• Doug Smith 12:00 pm on November 18, 2011
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    Tags: , meaningful, smartphones   

    I find Koole’s framework to almost be a bit naive in its scope.  I would argue that the framework applies equally to all computers, mobile or not.  I understand that mobile is always there, but the pervasiveness of computers is ever-present.  For example, I don’t need my own mobile device to have the immediacy: I […]

    Continue reading Day 2 – my m-learning devices Posted in: Uncategorized, Week 11: Mobiles
    • David William Price 12:23 pm on November 18, 2011 | Log in to Reply

      Great comment.

      1. The Koole framework can be applied to other computing devices, but I don’t see how that negates its value for mobiles. Have you ever read “The Design of Everyday Things” by Norman? As simple as frameworks may be, it seems that designers don’t use them when they design. It’s fun to read reviews of mobiles and tablets coming out and see how they have amazing features, but they aren’t that usable.

      2. Authenticity and collaboration are potentials for m-learning that don’t seem to be leveraged right now. It seems that imagination is required to break out of expectations that learning requires drill and kill, masses of reading, or classroom use. It seems the affordances of mobile really get lost for some reason, perhaps because it’s far easier to try to do what we’ve done before, even if the context has changed.

      3. This is interesting: “However, the issue that grabs me is that I think the smartphone is not necessarily contextual, and I think it can lead to very shallow (ie not meaningful) outcomes.” Please elaborate. I;’m thinking of augmented reality being highly contextual… and GPS… and even the motion sensors in mobiles… can you explain?

      4. “I could say a lot about this, but suffice it to say that the wrong analysis is easily made when we rely on people that have conflicting interests, or simply a lack of knowledge in learning theories.”

      This is painfully true. Even in my domain, you can call yourself an instructional designer without having any formal training whatsoever. Designers I’ve interviewed range from former English teachers with no training, to people with certifications from a week-long course, no Masters and Ph.ds specialized in instructional design. Even within our own department, people who have gadget fetishes tend not to discuss the con-side of technology use. In the Clark (methods) vs Kozma (media) debate, I am firmly with Clark.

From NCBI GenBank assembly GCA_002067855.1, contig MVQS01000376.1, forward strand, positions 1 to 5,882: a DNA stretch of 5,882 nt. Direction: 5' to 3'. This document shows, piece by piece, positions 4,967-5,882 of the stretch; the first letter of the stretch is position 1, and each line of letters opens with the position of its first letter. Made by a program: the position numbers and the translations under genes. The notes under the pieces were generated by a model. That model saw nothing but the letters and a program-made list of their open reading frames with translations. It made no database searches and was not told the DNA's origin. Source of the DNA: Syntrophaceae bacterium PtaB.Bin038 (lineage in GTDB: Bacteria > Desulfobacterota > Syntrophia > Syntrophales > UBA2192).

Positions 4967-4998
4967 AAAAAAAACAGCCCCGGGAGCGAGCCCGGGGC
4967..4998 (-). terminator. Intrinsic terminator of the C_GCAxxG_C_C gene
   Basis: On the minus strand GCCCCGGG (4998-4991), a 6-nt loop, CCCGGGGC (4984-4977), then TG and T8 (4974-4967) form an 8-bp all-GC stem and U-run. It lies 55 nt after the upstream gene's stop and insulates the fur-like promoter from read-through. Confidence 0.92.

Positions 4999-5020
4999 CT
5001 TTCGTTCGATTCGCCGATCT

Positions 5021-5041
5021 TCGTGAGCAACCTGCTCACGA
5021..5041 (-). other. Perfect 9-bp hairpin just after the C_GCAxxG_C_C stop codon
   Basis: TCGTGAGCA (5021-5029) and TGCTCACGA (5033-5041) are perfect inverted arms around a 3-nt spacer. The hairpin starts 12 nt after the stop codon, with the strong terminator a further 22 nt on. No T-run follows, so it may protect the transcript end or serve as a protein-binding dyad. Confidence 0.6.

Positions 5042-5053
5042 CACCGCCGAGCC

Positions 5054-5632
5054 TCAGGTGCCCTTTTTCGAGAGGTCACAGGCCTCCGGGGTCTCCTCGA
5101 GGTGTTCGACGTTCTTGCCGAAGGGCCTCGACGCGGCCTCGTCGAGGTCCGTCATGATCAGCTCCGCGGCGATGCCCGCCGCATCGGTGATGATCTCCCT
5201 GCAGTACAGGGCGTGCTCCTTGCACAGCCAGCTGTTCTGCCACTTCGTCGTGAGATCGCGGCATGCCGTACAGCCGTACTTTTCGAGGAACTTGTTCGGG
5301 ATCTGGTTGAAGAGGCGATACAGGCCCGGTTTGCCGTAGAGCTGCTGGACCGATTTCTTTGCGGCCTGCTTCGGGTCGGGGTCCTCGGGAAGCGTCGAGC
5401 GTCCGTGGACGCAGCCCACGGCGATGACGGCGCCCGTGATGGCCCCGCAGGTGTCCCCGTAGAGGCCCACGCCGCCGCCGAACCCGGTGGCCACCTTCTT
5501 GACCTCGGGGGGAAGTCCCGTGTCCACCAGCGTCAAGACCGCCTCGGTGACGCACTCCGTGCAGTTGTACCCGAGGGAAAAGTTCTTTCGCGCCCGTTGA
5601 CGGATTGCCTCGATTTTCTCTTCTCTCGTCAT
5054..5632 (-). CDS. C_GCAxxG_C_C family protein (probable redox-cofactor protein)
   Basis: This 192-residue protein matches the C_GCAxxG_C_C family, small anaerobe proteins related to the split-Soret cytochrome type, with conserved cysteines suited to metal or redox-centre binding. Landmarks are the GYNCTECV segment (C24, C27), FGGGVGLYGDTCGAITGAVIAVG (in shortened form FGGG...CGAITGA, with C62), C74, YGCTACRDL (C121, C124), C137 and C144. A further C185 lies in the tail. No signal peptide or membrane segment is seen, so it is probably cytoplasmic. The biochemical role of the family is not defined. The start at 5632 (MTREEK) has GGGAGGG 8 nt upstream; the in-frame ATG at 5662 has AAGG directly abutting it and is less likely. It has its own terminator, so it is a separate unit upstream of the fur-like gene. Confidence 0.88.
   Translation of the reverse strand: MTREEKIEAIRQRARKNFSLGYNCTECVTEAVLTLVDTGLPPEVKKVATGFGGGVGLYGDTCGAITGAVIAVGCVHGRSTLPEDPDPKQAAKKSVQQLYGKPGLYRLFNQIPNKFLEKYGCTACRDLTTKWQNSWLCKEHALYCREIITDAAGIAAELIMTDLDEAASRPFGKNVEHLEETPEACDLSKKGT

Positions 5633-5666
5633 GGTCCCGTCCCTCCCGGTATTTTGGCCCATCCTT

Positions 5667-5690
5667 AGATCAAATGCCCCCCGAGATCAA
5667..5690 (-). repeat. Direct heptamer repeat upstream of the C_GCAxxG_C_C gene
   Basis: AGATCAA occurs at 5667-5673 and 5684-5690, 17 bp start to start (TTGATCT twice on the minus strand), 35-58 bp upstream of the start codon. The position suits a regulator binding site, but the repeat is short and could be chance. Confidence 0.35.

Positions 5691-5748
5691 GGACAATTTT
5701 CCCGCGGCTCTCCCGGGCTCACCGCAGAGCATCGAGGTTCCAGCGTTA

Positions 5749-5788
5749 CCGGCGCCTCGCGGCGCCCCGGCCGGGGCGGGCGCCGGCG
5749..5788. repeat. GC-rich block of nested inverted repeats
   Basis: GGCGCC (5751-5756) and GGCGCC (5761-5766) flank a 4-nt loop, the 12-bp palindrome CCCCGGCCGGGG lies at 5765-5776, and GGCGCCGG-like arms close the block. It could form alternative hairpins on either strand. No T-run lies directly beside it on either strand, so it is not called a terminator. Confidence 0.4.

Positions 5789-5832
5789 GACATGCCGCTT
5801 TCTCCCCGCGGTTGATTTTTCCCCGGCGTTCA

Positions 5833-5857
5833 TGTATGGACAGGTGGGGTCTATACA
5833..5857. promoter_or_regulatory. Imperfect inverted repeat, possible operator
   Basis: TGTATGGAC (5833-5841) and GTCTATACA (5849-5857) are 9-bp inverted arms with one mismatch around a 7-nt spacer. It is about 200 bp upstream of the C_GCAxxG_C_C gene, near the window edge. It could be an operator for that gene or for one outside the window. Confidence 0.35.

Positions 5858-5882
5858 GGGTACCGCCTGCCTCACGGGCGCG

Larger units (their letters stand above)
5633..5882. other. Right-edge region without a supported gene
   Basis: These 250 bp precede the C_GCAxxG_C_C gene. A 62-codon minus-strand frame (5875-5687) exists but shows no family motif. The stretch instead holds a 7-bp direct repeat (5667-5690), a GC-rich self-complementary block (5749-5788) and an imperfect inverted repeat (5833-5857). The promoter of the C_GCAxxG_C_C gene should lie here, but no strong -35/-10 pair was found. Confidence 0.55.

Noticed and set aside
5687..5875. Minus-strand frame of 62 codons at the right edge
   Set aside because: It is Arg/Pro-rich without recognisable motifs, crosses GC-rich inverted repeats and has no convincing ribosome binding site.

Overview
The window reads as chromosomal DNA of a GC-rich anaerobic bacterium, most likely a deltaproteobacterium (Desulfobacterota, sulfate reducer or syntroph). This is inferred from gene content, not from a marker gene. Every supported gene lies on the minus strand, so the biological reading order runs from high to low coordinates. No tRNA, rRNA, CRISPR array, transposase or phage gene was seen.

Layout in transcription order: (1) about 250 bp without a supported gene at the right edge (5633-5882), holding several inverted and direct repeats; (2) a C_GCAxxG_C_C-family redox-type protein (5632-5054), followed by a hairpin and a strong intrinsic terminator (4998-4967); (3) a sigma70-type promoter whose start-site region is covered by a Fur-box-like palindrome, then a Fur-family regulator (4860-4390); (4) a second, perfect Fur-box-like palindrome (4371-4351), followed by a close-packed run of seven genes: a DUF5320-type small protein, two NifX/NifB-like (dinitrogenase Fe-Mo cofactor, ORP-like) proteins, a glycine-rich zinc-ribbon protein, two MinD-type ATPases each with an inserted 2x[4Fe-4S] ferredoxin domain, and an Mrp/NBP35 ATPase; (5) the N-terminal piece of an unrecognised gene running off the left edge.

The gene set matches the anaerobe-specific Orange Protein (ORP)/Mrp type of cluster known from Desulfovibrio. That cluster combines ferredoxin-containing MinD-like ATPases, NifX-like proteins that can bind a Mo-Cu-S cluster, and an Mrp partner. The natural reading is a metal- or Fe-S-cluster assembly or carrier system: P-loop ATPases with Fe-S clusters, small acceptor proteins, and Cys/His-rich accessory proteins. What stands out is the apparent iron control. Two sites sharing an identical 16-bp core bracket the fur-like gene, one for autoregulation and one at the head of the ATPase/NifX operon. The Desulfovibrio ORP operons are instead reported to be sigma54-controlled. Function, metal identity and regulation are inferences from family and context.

The issue is really how do the affordances of mobile enable more interesting methods! Not how does the new media improve engagement with the same old tired and often ineffective methods. The problem is developing good apps is extremely costly. I would like to see mobiles leveraged as a way of using the real world to teach and exemplify concepts. If you want to teach science, don’t rely on the tiny screen of a mobile to replace a textbook, a lecture, or an experiment. Instead, use the mobile to guide a learner through conducting experiments and observations and collecting data to put their learning into practice.

      What do you think?

      • Doug Smith 3:39 pm on November 18, 2011 | Log in to Reply

        re: 3
        I think your examples are contextual, but I’m not sure that his how m-learning often makes use of device functions, if barely at all. Most mobiles are predominately media/web utilized, this is clear. Now, that certainly doesn’t negate the framework or the potential, but at some point we do have acknowledge the reality (I’m not suggesting that you are not!). I’m certainly no expert on this, but the vast majority of m-learning uses I hear about through my PLN (anecdotal) come down to very menial tasks. There may be context, but the meaningful learning seems forgotten, or perhaps never thought of in the first place. I’m talking about tasks that probably would never be considered if it was pen and paper, all of a sudden gain traction because it can be done on a device.

        In addition to the above, I do believe there are separate contextual problems. This comes down to byte-sized information given out and consumed in small chunks at a time. It’s a type of reductionism where context can easily be lost. I’m sort of thinking that context is often created through synthesis, and synthesis is lost in bit-by-bit consumption of knowledge. I’m sort of thinking of these ideas while typing, so I maybe off-base. I imagine there is some truth to what I’m saying though.

        As both you and I allude to, the real issue is how to leverage the m-device for m-learning. Clearly this is through communication capabilities, as this is where our current m-devices excel. I also like your idea as a scientific data collector – I can see this taking off as wireless technologies expand and the usb port fades away into obscurity.


        • David William Price 9:11 pm on November 18, 2011 | Log in to Reply

          I have to agree that the affordances of mobile are not used in m-learning people are talking about… but it was the same in early e-learning and there are still many people doing “page turners” instead of more interesting things like this simple but effective concept:


          The byte-sized learning proposed for mobiles is about refreshing and coaching within authentic contexts for stuff already learned more thoroughly elsewhere. A mobile might guide you through heuristics to push your learning through application and evaluation and creation.

          I don’t really see mobiles as a replacement for laptops and classrooms. I don’t share the excitement of gadget freaks about having every new gadget replace everything (I suspect that kind of logic is used to justify the expense for early adopters!). Instead I see mobiles as part of a set of tools, a particular tool that allows for leveraging different learning theories. As you mentioned before, you have to know the learning theories in order to understand which tools are best for which approaches!